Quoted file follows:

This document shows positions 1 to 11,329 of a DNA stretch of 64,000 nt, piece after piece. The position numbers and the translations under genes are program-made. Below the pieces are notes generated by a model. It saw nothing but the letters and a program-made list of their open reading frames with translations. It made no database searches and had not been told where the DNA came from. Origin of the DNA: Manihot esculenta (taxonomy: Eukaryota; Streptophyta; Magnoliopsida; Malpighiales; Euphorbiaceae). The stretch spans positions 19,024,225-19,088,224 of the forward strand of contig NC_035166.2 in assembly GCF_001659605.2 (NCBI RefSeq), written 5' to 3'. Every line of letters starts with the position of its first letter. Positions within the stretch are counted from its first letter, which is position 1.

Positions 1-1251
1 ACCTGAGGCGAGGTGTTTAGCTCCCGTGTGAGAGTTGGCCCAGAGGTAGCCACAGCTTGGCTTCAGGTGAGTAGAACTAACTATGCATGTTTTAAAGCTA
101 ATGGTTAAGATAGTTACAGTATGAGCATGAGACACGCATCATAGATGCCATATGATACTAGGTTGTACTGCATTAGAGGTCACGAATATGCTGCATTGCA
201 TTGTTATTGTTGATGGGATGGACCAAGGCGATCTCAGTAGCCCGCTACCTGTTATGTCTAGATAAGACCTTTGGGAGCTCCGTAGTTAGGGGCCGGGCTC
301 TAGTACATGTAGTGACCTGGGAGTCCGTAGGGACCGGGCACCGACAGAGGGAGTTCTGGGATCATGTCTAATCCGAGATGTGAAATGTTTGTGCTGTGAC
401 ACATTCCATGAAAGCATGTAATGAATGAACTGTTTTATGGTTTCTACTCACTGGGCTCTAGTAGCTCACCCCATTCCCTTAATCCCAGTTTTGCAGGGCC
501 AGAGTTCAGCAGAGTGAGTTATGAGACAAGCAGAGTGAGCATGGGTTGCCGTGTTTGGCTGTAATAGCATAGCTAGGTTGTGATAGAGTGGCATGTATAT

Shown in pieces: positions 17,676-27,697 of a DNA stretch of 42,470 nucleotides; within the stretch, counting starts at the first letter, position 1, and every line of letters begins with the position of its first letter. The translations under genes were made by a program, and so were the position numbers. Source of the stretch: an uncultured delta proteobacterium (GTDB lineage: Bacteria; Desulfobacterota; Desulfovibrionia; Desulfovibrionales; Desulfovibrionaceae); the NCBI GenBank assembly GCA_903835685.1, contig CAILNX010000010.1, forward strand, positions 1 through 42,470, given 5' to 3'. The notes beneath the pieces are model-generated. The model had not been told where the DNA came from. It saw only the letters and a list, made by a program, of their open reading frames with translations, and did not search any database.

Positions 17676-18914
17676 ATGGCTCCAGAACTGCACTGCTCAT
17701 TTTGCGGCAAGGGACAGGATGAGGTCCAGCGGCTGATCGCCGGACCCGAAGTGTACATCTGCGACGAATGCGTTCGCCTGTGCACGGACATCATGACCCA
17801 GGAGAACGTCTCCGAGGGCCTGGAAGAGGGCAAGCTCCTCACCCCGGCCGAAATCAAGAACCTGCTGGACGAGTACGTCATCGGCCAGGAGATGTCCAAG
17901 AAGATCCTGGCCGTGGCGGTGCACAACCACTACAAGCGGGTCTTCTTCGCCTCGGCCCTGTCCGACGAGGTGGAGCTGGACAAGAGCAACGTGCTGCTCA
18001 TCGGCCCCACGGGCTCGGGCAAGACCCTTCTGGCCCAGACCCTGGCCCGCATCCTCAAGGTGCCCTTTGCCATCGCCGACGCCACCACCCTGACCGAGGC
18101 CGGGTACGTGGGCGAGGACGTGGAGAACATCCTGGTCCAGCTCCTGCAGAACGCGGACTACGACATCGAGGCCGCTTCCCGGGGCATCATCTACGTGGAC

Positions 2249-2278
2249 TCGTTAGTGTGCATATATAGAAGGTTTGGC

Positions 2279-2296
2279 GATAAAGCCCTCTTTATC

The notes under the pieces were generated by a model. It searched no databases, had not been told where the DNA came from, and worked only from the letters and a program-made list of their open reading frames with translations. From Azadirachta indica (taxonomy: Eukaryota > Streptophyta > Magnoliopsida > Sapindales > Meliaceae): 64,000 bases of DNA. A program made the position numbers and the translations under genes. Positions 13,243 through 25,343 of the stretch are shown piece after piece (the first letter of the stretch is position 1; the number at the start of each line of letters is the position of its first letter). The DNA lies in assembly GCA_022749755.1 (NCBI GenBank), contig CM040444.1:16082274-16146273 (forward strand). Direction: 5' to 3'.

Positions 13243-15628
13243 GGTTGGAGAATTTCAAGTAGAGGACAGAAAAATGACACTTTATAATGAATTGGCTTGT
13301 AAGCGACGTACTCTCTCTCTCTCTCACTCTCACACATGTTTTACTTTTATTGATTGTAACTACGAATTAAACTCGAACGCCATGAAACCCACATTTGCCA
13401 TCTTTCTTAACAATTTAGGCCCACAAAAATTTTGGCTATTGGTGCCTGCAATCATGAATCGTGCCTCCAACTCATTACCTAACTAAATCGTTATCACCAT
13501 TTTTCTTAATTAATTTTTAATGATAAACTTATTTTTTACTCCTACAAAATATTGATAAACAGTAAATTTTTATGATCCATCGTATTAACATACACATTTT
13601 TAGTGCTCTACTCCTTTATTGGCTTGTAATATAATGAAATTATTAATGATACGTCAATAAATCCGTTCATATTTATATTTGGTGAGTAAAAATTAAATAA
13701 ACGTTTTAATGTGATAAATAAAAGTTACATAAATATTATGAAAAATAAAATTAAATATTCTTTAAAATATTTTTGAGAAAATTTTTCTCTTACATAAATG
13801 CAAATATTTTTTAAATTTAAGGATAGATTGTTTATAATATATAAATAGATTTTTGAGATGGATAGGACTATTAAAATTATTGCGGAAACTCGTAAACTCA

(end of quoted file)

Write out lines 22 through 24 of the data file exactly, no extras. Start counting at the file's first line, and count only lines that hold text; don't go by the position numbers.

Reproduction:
Positions 13243-15628
13243 GGTTGGAGAATTTCAAGTAGAGGACAGAAAAATGACACTTTATAATGAATTGGCTTGT
13301 AAGCGACGTACTCTCTCTCTCTCTCACTCTCACACATGTTTTACTTTTATTGATTGTAACTACGAATTAAACTCGAACGCCATGAAACCCACATTTGCCA